Twitter’s got a new feature that allows users to see another users’s twitter stream. That is, to change POV. According to Techcrunch: Now You Can See Twitter The Way I See Twitter.
I’ve always wondered why social media tools and sites are designed to provide only the user’s own experience — not including the experience his/her friends and audience has. Of course it seems completely natural that we use our social tools from our own perspective.
But our experiences of most everyday social situations include those of others. The separation and distance of social media is part of its charm — but also key to its illusions. The medium’s smoke and mirrors rely on our individual isolation from one another. Together, but separate; present, but absent.
In fact in designing social tools, including the other’s POV would seem to offer a really compelling opportunity. Why not see ourselves through others’ eyes (so to speak, see, watch…). It’s a voyeuristic medium (to some, and of a sort). It’s reflective, and shiny, and we enjoy seeing ourselves and seeing ourselves as seen and acknowledged by others. So why not design with multiple and shifting POV?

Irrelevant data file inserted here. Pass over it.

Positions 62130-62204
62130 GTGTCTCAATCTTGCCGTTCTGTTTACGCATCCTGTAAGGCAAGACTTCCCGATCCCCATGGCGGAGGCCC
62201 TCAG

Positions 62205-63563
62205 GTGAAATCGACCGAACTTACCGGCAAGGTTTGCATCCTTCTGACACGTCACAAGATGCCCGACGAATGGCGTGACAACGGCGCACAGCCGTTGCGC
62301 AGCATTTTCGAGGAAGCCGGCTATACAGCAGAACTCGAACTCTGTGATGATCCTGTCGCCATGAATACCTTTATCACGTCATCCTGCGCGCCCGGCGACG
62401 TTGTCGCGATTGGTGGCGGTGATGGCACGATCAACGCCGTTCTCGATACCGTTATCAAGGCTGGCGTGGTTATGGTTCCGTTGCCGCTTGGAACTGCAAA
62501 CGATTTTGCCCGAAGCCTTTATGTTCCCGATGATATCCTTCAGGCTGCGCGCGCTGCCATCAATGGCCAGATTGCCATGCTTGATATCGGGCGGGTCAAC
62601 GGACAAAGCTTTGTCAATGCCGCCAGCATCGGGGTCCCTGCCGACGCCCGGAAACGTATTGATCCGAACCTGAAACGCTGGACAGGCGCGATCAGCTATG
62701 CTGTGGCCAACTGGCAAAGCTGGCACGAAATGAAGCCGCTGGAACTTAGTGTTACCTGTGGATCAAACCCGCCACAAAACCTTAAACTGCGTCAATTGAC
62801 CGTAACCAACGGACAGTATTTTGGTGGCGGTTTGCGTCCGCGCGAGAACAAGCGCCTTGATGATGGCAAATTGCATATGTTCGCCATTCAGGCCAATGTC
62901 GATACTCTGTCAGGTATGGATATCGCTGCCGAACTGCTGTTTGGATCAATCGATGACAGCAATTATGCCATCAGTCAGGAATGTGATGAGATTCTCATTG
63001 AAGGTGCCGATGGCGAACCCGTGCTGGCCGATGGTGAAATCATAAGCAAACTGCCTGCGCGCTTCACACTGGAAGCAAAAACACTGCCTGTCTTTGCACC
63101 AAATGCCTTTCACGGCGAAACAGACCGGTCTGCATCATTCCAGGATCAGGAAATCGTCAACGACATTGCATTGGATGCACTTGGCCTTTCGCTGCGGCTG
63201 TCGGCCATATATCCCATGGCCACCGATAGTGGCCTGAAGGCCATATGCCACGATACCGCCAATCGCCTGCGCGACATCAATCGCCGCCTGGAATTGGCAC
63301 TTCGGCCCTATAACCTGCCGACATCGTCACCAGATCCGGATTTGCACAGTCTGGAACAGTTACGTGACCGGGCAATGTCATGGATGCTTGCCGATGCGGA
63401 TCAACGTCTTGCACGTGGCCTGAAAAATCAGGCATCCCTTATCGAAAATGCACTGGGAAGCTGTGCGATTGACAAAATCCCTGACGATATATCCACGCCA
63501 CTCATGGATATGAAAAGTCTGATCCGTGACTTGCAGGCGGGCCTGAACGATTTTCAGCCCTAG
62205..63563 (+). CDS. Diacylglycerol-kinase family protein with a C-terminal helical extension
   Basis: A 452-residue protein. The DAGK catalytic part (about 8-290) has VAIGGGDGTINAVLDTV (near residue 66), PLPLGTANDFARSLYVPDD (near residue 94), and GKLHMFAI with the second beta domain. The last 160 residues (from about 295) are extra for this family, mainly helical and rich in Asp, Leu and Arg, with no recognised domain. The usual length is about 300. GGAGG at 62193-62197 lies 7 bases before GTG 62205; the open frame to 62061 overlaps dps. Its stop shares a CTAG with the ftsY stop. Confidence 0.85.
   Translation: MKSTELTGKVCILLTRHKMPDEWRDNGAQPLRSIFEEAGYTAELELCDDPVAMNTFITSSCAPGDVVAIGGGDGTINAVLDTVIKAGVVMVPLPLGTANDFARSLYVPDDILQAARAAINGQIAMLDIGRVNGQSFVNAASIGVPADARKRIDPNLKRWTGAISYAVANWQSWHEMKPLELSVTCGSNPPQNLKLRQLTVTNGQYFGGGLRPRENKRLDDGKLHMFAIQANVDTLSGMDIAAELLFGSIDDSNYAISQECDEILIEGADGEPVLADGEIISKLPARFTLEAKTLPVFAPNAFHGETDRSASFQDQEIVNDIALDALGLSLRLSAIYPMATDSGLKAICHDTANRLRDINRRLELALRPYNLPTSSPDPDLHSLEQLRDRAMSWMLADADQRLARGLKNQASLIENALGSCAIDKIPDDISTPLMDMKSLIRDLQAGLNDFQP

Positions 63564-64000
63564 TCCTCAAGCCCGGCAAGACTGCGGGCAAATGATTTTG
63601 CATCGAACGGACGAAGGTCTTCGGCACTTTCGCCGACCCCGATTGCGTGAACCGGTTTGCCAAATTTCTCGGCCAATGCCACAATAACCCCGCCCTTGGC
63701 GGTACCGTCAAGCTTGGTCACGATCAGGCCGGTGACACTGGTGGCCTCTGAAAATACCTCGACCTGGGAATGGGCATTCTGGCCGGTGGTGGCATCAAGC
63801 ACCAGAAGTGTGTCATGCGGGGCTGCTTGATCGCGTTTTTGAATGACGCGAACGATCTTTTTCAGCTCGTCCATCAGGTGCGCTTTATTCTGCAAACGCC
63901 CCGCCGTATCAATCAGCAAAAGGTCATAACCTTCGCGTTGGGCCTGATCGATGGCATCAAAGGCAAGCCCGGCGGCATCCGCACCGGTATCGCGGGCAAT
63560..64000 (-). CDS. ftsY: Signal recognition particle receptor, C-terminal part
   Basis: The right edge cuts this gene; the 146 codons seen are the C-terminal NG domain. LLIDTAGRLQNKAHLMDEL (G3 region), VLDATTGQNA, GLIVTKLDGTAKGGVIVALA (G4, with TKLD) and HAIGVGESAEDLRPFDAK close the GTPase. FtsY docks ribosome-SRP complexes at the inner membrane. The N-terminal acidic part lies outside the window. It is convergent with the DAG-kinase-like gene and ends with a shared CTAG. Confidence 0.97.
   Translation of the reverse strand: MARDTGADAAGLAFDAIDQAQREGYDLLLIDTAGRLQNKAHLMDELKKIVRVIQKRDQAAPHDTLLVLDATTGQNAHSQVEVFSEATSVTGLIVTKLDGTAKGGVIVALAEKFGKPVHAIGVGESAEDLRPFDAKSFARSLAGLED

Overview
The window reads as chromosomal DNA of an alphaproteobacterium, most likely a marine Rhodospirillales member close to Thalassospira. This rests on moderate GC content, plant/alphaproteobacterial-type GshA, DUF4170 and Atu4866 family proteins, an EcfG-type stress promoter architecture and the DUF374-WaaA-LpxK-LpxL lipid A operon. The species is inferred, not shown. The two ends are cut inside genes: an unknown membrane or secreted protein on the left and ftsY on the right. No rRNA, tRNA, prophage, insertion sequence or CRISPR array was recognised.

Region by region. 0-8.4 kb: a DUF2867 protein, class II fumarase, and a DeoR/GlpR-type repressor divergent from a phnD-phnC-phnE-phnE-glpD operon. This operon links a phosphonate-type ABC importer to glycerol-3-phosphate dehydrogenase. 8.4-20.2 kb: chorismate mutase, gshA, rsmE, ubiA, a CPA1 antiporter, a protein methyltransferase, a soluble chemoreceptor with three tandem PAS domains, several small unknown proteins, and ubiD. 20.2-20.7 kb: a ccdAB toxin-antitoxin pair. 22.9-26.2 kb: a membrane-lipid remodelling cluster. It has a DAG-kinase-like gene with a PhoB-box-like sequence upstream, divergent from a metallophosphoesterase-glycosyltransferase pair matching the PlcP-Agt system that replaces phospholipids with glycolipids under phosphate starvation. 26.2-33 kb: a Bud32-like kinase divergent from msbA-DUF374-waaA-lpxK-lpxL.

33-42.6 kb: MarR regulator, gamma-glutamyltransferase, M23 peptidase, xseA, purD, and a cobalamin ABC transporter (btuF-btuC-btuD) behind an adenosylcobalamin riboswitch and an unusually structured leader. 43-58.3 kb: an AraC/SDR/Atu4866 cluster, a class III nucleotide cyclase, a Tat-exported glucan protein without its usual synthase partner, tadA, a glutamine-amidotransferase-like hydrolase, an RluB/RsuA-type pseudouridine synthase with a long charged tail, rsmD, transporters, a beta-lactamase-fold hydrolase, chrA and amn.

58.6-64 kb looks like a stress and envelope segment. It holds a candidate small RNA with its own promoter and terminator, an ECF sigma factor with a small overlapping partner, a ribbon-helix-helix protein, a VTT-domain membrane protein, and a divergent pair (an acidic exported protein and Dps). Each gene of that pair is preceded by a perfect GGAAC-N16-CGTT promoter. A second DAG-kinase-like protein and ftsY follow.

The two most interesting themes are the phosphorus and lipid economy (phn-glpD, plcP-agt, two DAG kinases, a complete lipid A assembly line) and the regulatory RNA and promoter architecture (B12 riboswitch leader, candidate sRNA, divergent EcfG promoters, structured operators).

I’ve not yet used twitter’s new feature, so the jury’s out for the moment. But twitter is designed around an illusion to begin with: that of placing my tweets in the context of those I follow (not those following me). The illusion created is of a continuous conversation stream or space/context — where in fact the more accurate design would have been to show my tweets along with those of my followers. In other words, my tweets seen with those of the people who follow/ pay attention to me.
But this conversation design, more honest as it would have been, would have been a less interesting user experience. And less psychologically compelling. After all, each twitter stream is a fabrication — a conversation thread of sorts but entirely and uniquely for me.
Users supply the mental/psychic connection between their own selves and the presence of those they follow on twitter. That the people I see in my stream are likely entirely elsewhere and otherwise occupied, and in some cases aren’t even following me, is twitter’s design conceit. A visual con-textual sleight of hand.
It’s worth wondering what provision of the other’s perspective might do for social tools. Worth thinking on!